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To overload on the pop TV metaphors, Alyssa Milano has led a charmed life, but, 40 years after becoming a household name as Tony Danza’s sitcom daughter, she’s still the boss.
An actor, producer, writer and activist, Milano has not only had a successful, enduring onscreen career, with credits ranging from ’90s touchstones Melrose Place and Charmed to Netflix’s 2018 series Insatiable, but also, almost from the start, she has used her fame and public persona to amplify her voice in support of causes she cares about.
Sunday marked the five-year anniversary of Milano’s 2017 tweet, in which, in response to newly reported sexual assault allegations against film producer Harvey Weinstein, she wrote:
“If you’ve been sexually harassed or assaulted, write ‘me too’ as a reply to this tweet.”
Milano didn’t come up with the #MeToo hashtag — it was activist Tarana Burke who founded the #MeToo movement in 2006 — but Milano’s 2017 tweet went viral and is often credited with boosting Burke’s movement and a broader women’s rights initiative.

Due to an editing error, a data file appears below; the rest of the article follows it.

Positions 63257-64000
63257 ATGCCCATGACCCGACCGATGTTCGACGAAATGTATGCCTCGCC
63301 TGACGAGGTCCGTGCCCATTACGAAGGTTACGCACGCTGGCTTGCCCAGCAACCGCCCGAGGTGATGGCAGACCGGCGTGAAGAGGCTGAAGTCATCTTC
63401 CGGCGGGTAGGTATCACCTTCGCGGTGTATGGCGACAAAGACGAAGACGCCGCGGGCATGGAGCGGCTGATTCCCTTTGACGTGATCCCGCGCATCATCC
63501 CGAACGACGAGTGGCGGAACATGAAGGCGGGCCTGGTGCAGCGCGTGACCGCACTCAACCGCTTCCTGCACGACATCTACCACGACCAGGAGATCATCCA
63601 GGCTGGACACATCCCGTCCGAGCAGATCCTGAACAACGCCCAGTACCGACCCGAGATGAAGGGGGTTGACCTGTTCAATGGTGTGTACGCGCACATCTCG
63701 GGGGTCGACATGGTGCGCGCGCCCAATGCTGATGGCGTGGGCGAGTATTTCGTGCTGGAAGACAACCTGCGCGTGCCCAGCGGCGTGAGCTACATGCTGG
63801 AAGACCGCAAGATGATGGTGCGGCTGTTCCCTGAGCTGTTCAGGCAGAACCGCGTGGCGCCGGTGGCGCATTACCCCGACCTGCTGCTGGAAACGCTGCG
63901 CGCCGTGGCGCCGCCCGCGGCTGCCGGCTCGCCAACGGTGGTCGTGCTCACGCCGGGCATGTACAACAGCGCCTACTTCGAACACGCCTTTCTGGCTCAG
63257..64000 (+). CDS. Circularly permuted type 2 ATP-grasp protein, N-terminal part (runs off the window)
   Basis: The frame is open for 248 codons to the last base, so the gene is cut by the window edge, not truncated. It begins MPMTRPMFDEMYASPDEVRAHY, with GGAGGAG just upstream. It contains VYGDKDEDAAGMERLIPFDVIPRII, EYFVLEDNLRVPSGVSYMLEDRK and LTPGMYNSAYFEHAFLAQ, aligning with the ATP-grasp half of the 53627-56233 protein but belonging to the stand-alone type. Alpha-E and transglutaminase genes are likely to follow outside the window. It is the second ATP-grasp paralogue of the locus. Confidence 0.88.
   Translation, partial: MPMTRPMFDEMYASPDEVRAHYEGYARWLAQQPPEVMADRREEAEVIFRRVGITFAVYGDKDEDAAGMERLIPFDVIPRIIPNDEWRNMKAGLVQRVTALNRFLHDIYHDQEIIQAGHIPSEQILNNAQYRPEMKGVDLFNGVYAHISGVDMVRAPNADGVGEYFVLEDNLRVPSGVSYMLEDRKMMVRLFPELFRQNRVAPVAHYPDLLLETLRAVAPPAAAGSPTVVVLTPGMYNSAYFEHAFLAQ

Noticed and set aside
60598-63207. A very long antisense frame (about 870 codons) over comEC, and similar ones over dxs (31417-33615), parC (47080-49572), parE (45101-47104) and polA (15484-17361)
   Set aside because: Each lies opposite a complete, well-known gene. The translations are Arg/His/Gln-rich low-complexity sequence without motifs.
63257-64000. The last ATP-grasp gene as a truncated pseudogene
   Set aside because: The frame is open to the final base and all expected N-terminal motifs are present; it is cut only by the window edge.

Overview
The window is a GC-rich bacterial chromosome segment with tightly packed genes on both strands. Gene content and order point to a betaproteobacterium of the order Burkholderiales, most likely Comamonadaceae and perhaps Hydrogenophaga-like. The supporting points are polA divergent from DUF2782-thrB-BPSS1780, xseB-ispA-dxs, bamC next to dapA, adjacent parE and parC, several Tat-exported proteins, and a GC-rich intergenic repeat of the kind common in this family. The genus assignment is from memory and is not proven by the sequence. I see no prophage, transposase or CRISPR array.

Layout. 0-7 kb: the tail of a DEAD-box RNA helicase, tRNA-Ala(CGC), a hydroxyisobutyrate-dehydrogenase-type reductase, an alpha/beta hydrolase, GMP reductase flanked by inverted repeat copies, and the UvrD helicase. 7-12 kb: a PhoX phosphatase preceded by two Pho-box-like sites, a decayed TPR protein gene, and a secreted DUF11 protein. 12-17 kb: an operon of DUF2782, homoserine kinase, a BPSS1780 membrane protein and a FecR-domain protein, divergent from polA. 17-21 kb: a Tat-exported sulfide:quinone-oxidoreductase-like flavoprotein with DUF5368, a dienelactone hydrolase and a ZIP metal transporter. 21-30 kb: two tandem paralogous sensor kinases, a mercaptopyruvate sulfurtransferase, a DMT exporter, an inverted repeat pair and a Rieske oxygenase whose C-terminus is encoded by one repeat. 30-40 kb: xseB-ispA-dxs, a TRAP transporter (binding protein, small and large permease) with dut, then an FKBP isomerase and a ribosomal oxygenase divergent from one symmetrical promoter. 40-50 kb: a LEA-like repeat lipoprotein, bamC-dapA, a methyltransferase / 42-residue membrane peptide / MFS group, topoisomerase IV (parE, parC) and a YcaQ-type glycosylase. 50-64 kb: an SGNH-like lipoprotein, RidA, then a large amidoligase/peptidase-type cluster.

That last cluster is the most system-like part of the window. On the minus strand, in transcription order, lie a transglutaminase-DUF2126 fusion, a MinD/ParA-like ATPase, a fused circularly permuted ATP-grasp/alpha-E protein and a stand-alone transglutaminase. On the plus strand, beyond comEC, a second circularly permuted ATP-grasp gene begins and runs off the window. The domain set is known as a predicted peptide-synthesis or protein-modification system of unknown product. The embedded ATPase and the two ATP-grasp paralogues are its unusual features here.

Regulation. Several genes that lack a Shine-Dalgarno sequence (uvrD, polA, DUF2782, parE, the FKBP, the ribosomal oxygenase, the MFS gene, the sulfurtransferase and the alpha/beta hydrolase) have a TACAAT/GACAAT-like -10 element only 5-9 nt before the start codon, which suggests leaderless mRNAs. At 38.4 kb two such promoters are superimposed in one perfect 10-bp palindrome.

On Sunday’s anniversary, Milano reposted her original tweet on Instagram.
And on Monday, Milano took the stage at The Hollywood Reporter and A+E Networks’ Women in Global Entertainment Power Lunch at MIPCOM in Cannes to talk about her twin careers as a creator and activist and the women who helped her along the way.
In a revealing, inspiring and often very funny talk with A+E Studios executive vp Tana Jamieson, Milano highlighted some of the extraordinary women she credits with supporting and inspiring her, from her mother, a New York fashion designer that staged shows at the legendary club Studio 54, to her first onscreen “mothers,” Who’s the Boss? co-stars Judith Light and Katherine Helmond.
“At the time, Who’s the Boss? was very progressive: It was about a single mom who ran her own business (Light), who then hired a man to be the housekeeper (Danza), and had this promiscuous mother (Helmond) who lived in the guest house,” Milano noted. “In the early ’80s, nobody was really talking about gender issues.”
Milano recalled how Judith Light became a real substitute mom one day on the set when Milano got her first period. “My mom was not there, and Judith taught me what to do through the door,” she recalled, laughing.
Milano’s connection with strong female characters continued through her stint on Melrose Place, “watching Heather Locklear be this amazing number one on the call sheet for that show, the quarterback of the entire cast, was really incredible,” she said. “And then, you know, with Charmed [you had] three powerful women fighting evil. I’ve been incredibly lucky to not only have been mentored by incredible women but also to have the opportunity to be a powerful woman at a time when that wasn’t really the norm. And I think all of that enabled me and gave me the strength to really use my voice.”